The original version of that piece by Simon Holt was first played in the same birthday tribute to Sir Peter Maxwell Davies as the original of one of the other items performed this year in the Cathedral by the Nash Ensemble, and one of the Festival’s handful of World Premieres – Alasdair Nicolson’s ‘The Stamping Ground’. Inspired by sketches made on trips to Orkney, this work spoke of clarity and far horizons – an uplifting perspective on a landscape washed clean perhaps by the sort of rain that fell hard all that afternoon. Like many other pieces aired by the Nash this was memorable not least for the clarinet playing of Richard Hosford.

So many more players and performances deserve to be mentioned, but there isn’t space for all. Events held in commemoration of the tenth anniversary of George Mackay Brown are dealt with elsewhere by Sue Tordoff, and the continuing success of the Orkney Conducting Course has been written up by regular visitors Robert Clark and Susan Costello. Charlotte Ray, Foundation Manager for the PRS Foundation and another Festival visitor, has written about the Foundation’s support for new music and how that is reflected in what we hear at this Festival in particular.

But the inspired programming that gave the Cathedral audience late on Monday night, via the Scottish Ensemble (with leader violinist Jonathan Morton playing with effortless expression – as I heard someone say, “like stroking silk”), a Bach fugue followed by a violin concerto by the same composer, followed by, joined by Cappella Nova, MacMillan’s Seven Last Words from the Cross, built something in sound and virtuosity every bit as complete, humane and compelling as – it has to be said – that wonderful stone church itself, the light fading in the tall eastern window and the packed house transported.

To return to the point made at the outset – that the Festival has grown is self-evident; that it means to continue to grow is similarly quite clear. Not simply in terms of its sheer size, as reflected in the number of events taking place, but in the way those events are geared to the audience and local (and national) circumstances generally. In an effort to guage opinion on its work, this year an audience survey was carried out. This follows the appointment of a marketing officer, whose (temporary) post brings to a total of three the number of paid Festival staff.

Patricia Ferguson, MSP, Minister for Tourism, Culture and Sport was in Orkney for the weekend of the Festival, and she recognised and acknowledged the qualities that make it special. “It’s my first time here and I’ve been enormously impressed by what I have seen and heard. I am really impressed by the organisation, given that there are so few paid staff, although perhaps that’s its strength, that it really is part of people’s lives.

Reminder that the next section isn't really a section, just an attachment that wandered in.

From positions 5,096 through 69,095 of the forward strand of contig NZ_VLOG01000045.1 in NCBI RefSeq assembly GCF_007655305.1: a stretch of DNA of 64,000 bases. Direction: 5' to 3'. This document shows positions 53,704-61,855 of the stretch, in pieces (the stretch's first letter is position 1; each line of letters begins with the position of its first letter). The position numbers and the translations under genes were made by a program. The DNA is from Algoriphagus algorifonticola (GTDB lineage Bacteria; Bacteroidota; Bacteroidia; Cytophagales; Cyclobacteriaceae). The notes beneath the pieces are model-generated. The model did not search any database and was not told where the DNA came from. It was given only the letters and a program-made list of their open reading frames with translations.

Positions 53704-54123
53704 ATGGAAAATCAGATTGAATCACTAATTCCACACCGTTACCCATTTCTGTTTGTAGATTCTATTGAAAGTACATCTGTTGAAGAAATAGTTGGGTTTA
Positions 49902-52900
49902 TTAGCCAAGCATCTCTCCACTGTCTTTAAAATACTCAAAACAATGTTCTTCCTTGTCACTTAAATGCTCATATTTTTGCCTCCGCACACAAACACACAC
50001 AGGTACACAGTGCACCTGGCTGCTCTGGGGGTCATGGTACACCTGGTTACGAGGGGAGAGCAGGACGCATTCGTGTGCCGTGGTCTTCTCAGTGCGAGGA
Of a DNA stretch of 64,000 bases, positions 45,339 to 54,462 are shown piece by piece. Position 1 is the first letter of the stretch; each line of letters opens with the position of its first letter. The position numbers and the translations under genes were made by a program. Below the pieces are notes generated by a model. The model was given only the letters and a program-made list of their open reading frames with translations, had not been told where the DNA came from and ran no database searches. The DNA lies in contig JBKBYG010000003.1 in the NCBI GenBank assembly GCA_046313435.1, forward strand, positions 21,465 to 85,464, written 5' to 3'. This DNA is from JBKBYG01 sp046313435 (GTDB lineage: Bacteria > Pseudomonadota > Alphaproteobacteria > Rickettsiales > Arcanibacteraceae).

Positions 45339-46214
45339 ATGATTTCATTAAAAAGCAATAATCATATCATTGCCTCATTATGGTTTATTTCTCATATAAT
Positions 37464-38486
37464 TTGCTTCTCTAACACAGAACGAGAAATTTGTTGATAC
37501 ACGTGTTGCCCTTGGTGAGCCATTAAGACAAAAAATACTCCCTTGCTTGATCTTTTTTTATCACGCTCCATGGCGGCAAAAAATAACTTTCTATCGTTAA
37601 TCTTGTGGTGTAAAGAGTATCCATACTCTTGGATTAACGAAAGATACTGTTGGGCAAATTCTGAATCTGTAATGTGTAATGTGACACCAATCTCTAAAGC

“It is a great festival which truly has a national and an international reputation, and we will be considering ways in which the organisers can work with the Scottish Executive to ensure that it can continue to thrive. For example, funding for the National Companies will depend on their being truly national, and there may be opportunities for Orkney to benefit from input by companies such as Scottish Opera and Scottish Ballet.”

With the Festival’s long-standing commitment to music education in mind, the Minister commented enthusiastically on the performance she had heard in Orkney (in Orphir Kirk) by the two quartets from the Royal Scottish Academy Strings, and remarked on the way in which the RSAMD’s reputation, “is growing all the time – and they don’t rest on their laurels. I recently attended a beautiful performance in Edinburgh of Massenet’s ‘Cendrillon’, in which the Academy collaborated with Scottish Ballet and the St Petersburg Conservatoire – a very high quality of singing and music – and I am very pleased that a relationship has also developed between the Academy and the Festival here.

“The Scottish Executive has ambitions for tourism in Scotland to grow by 50% by 2015, and Orkney generally and the Festival in particular, where so much of the growth has been what I would call ‘organic’, shows a very good example in this field, as well as in the artistic activity that lies at the core.”

“We’re blazing a trail here,” was the way Sir Peter Maxwell Davies, Festival President, summed it all up on the final night. And speaking of the many festivals he attends throughout the world: “This is the most joyous of them all.”

Even allowing for a little local bias, those words from someone who knows his own mind and speaks it emphatically, are strongly indicative of the Festival’s ambition – in engaging new audiences, new forms of music and other arts, and traditions from different parts of the world, all at the highest standards, while still staying true to its roots and its people here in Orkney.

Amongst the highlights Max mentioned that haven’t been noted above in detail – the Festival’s encouragement of new developments in traditional music, the workshop given by Sicilian puppet-maker Vincenzo Mancuso, and the “knowing innocence” of the schoolchildren’s animation film ‘Around the World in a Swan Vespa’, made with the assistance of David Swift, Jonathan Charles, Simone Bloomfield, Brian Cope. and not least the teachers at the three schools – Evie, Rousay and Kirkwall Grammar.

“Blazing a trail” after all these years. Considering all the remarkable people here making this journey together, it’s no wonder the Festival’s staying so far out in front.

© Alistair Peebles, 2006